If you did not receive a notification, contact your doctor to find out if your specific device or prescription is part of the recall. If you have an implanted medical device, you may need to monitor your symptoms or seek immediate medical help. It is also a good idea to notify your health insurance company. Document any adverse symptoms you might have related to the drug or device.
Even if there hasn’t been a recall, if you are suspicious of your drugs or device, you can report symptoms to MedWatch. This FDA site gathers information about the safety of medical products.
What to Do for a Vehicle Recall
There are two different notifications that might affect you as a vehicle owner: recalls and technical service bulletins. Recalls address safety and emissions problems. Technical service bulletins mean there is something that needs to be repaired, like a radio, but it isn’t safety related.
Recalls are generally covered by the manufacturer (though if the vehicle is more than 10 years old on the date the problem is identified, it’s not required to be covered). A bulletin might be free if the car is under warranty or not that far out of it. The notice should include information about the repair, including how long it should take, when it will be available and what hazards are involved.
When you get a recall notice for your vehicle, it will have instructions for contacting the closest dealership for your type of vehicle. If you find out about the recall in another way, contact the dealership for a repair appointment. In either case, if the dealership declines to help for free, contact the manufacturer.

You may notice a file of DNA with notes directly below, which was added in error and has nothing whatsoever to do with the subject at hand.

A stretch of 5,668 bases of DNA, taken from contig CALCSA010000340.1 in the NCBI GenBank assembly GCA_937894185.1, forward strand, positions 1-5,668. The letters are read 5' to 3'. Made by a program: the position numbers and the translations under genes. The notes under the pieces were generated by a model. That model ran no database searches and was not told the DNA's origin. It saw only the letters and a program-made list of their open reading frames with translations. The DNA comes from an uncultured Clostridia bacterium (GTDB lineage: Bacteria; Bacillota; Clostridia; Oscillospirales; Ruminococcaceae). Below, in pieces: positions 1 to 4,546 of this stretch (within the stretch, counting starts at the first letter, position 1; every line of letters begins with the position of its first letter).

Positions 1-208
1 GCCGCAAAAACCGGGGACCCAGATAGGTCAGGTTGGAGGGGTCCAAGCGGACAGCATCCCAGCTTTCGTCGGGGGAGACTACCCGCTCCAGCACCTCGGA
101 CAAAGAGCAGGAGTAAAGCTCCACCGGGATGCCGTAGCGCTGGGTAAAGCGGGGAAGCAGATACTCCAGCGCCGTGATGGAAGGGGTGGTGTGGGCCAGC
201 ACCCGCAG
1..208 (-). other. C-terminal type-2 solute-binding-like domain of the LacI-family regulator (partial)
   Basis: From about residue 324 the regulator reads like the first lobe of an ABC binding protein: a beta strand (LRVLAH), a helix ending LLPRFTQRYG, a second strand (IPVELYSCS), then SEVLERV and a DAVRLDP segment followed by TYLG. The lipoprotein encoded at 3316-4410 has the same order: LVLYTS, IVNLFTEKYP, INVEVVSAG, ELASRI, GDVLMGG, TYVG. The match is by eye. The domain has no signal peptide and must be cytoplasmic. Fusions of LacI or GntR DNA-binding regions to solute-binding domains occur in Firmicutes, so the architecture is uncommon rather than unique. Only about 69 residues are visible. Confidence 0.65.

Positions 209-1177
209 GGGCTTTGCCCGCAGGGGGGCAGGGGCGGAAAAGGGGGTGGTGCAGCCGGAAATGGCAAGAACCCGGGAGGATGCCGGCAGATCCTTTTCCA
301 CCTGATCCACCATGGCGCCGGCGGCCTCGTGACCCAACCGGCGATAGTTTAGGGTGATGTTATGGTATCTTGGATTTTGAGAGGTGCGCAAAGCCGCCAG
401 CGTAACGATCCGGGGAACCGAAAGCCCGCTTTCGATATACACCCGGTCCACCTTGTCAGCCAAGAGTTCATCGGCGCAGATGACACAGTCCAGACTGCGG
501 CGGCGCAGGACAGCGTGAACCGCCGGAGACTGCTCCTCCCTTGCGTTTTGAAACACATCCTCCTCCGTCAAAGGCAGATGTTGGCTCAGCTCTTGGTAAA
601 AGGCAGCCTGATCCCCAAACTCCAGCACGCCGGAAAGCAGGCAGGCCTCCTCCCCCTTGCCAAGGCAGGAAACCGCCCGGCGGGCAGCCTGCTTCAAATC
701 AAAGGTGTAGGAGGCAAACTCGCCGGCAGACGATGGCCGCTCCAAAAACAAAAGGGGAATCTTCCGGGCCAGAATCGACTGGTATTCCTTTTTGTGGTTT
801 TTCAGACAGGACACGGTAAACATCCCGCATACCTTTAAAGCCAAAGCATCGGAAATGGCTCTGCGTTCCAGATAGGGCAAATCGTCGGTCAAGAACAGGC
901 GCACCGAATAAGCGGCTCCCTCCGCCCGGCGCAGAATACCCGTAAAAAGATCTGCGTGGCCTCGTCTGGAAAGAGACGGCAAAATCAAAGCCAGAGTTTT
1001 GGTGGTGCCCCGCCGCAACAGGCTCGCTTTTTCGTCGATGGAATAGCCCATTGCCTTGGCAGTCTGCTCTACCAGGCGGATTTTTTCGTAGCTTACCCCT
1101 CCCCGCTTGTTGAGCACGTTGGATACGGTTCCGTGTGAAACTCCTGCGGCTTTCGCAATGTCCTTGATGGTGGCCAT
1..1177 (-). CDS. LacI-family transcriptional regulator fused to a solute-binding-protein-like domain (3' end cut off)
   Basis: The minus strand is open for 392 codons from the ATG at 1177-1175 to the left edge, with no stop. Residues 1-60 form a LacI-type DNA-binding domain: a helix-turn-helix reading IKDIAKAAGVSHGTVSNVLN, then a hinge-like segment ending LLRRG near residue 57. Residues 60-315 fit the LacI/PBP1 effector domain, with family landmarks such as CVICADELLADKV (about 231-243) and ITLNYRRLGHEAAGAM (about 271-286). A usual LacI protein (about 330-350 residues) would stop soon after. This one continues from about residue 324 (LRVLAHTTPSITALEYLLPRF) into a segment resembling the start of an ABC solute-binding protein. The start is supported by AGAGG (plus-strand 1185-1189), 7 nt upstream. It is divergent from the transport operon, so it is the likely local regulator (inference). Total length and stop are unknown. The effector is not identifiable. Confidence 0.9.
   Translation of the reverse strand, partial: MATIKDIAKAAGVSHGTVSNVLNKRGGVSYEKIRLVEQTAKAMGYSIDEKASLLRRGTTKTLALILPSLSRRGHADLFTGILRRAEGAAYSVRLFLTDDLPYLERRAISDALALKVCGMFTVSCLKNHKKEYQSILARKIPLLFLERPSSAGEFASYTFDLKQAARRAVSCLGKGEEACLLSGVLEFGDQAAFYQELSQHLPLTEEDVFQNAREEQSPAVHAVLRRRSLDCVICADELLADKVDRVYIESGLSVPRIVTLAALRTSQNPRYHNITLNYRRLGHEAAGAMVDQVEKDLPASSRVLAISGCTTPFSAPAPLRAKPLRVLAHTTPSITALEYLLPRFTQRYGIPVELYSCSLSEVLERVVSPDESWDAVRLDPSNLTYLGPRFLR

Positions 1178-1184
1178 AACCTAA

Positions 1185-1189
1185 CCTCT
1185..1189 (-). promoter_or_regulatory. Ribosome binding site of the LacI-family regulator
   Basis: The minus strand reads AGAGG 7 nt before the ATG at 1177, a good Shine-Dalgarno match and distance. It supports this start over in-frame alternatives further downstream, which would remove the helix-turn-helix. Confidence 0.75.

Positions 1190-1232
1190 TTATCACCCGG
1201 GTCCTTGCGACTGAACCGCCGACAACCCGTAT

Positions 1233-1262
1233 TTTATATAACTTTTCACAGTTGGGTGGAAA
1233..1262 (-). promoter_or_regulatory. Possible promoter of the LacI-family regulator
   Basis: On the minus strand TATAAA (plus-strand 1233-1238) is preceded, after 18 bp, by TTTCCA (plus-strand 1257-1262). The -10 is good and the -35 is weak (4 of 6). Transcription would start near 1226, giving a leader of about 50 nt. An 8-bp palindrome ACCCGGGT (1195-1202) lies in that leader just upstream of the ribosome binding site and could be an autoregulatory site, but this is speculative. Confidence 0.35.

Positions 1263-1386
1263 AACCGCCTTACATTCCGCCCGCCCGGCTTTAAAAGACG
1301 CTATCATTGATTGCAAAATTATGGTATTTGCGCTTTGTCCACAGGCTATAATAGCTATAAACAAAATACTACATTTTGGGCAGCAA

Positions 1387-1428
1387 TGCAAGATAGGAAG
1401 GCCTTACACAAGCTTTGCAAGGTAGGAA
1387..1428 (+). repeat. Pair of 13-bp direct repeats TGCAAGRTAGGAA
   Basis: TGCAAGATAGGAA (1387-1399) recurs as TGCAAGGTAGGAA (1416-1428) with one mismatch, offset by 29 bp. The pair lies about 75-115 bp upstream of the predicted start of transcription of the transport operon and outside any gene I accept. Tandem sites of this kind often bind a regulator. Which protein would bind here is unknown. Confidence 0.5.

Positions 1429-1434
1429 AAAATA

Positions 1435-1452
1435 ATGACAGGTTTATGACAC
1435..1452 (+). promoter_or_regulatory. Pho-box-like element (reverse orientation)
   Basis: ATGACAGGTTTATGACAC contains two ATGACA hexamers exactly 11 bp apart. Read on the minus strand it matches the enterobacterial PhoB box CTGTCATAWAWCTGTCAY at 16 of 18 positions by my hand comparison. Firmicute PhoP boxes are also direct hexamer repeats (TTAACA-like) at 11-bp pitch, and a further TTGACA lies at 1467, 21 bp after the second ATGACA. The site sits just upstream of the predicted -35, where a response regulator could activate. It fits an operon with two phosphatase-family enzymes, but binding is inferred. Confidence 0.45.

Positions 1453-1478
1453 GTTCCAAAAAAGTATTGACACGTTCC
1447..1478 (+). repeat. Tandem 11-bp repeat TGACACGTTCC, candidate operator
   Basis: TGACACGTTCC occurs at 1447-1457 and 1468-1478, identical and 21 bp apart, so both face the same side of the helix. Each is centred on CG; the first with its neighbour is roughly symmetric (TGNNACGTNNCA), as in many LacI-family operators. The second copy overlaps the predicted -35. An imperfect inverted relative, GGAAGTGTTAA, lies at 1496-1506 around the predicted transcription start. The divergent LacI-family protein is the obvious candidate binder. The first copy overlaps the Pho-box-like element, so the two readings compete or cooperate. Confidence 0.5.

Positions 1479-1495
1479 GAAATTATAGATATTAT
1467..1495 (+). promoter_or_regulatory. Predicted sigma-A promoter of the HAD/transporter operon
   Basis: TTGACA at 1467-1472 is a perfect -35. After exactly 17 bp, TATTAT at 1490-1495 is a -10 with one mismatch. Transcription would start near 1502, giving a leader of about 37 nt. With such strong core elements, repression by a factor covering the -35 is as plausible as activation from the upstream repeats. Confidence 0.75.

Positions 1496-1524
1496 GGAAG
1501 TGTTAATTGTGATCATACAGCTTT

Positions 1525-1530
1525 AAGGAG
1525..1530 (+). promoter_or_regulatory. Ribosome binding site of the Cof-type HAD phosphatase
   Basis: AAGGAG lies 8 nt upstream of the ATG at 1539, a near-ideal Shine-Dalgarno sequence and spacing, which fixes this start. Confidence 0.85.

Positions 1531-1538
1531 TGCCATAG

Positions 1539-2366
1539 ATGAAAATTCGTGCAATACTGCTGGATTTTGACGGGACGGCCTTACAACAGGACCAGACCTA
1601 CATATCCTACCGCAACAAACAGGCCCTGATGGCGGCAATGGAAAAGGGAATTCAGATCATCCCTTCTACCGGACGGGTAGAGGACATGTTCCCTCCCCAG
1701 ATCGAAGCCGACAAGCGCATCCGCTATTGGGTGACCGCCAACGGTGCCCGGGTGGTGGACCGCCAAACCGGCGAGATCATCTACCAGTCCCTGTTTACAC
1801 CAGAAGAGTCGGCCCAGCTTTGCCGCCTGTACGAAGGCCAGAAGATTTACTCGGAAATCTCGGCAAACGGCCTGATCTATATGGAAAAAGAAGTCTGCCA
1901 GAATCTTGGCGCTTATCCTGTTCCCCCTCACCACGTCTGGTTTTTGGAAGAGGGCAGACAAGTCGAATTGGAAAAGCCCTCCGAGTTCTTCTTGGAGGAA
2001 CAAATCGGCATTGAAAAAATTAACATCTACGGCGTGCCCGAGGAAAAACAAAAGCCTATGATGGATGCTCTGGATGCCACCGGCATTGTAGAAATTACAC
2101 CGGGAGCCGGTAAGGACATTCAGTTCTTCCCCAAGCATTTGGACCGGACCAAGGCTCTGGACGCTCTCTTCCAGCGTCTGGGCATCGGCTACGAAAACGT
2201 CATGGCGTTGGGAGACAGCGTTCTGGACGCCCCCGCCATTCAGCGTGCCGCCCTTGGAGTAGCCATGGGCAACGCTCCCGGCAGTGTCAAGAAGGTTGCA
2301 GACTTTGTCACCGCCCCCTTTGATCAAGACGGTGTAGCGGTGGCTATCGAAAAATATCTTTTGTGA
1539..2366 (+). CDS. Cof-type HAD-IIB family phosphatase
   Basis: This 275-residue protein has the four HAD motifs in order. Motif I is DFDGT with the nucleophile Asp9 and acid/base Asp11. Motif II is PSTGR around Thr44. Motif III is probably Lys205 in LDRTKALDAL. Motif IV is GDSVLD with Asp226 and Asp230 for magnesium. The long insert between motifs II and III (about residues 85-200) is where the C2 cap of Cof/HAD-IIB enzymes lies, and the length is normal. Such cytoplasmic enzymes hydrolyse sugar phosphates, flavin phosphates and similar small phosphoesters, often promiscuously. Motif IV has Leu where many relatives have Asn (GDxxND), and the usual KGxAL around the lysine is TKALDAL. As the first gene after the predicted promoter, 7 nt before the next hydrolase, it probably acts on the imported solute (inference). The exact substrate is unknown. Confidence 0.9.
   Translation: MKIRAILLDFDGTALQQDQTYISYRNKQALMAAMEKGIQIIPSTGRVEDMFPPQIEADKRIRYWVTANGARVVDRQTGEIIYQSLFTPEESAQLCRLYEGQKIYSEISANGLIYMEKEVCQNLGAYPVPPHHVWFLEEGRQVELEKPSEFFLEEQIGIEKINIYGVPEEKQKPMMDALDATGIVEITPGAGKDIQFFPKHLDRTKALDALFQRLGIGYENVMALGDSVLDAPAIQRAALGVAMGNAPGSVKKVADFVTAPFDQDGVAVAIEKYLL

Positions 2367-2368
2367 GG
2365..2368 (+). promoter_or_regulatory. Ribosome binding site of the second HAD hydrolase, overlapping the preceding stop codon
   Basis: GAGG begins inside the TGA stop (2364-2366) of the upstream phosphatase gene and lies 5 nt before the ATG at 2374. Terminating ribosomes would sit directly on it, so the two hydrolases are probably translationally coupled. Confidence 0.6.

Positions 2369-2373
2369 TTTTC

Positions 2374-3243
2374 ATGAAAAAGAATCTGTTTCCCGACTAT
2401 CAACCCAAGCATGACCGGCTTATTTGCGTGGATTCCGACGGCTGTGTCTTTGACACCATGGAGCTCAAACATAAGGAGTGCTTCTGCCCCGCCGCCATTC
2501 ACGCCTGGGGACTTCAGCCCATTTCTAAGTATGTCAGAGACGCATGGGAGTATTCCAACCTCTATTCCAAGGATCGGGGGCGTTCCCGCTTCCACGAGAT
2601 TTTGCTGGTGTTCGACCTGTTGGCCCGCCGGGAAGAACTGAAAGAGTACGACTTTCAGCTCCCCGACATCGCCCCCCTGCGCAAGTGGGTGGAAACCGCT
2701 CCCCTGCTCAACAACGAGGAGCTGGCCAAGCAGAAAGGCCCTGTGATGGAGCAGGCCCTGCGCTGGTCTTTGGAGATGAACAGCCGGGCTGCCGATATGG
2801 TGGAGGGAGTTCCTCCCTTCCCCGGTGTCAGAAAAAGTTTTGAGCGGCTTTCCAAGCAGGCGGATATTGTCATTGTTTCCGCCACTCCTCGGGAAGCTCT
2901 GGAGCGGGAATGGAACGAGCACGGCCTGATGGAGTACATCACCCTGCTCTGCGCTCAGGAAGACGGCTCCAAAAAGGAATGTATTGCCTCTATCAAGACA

If you decide to repair it on your own, save all of your receipts and communication. There are fairly strict parameters for reimbursement, including the age of the vehicle and whether the manufacturer is challenging the recall in court. This is a comprehensive article about vehicle recalls from the NHTSA.
If you are shopping for a used car, you can plug the vehicle identification number into this database and find out whether the car was repaired after a recall. It lists cars that have not been repaired. Always remember that it is illegal to sell unrepaired recalled items.
The Penny Hoarder contributor JoEllen Schilke writes on lifestyle and culture topics. She is the former owner of a coffee shop in St. Petersburg, Florida, and has hosted an arts show on WMNF community radio for nearly 30 years.
This was originally published on The Penny Hoarder, which helps millions of readers worldwide earn and save money by sharing unique job opportunities, personal stories, freebies and more. The Inc. 5000 ranked The Penny Hoarder as the fastest-growing private media company in the U.S. in 2017.